because now in a Next Gen world our call routing is based on GIS information. Therefore, accuracy is vital.
NENA has a standard as well as many of the vendors when they are putting in your
core services for a ESInet in the minimum requirement of accuracy is 98%. And the way this
98% is documented is to do a MSAG to GIS compare. We had GIS for years and we were pretty
proud of our GIS but the first time we ran that MSAG to GIS compare, it was not the high
number that I thought it was. There is a lot of accuracy that will need to be worked on in your GIS system.
Fortunately, GIS is something everybody can start working on today, no matter where you are in
the planning process. It is really important that you start working on accuracy,
working on geo-databases and EGDMS, ways to have an enterprise system so that people can update the
technology. GIS is an area where everyone can start working on today.
Collaboration and connectivity, I mentioned in our area we wanted connectivity immediately
but it goes further than just our regional system. We all need to start collaborating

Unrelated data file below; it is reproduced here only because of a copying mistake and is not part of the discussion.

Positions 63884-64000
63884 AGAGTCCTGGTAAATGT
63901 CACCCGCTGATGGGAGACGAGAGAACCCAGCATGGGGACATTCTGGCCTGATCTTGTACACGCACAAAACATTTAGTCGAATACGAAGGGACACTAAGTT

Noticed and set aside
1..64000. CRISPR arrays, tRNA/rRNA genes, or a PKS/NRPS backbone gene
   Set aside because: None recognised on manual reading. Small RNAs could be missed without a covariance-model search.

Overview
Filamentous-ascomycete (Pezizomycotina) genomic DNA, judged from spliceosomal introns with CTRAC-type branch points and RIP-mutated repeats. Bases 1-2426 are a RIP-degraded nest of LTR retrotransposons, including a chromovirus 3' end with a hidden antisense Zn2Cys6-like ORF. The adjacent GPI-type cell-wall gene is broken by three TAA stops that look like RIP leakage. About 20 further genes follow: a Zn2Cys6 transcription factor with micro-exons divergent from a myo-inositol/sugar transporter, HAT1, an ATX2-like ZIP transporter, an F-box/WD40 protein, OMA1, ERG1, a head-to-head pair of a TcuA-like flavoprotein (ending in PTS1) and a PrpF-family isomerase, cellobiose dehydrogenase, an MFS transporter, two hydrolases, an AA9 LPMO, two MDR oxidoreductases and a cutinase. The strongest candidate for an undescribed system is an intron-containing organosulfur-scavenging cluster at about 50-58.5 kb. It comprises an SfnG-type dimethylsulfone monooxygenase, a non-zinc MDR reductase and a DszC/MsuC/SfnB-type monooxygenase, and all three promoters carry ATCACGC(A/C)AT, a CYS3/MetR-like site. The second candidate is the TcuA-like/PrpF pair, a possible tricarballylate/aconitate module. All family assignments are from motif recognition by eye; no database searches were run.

with our neighbors and with people who are not our neighbors but maybe have something in
common with us. We need to start building relationships with, building
better relationships with our first responders. Teaching them what our limitations are today and what we
can offer in the future. One of the key components is what do you want, we need to be finding out
what kind of information they want. Homeland Security, emergency management, transportation and there is a
great deal of third-party vendors with new opportunities for 911 and additional data.
Collaboration is key. In our area we have several different types of 911 administration and
we are working with our neighboring districts and some of our municipalities so that as we each implement
our ESInet, after that is all done we will all interconnect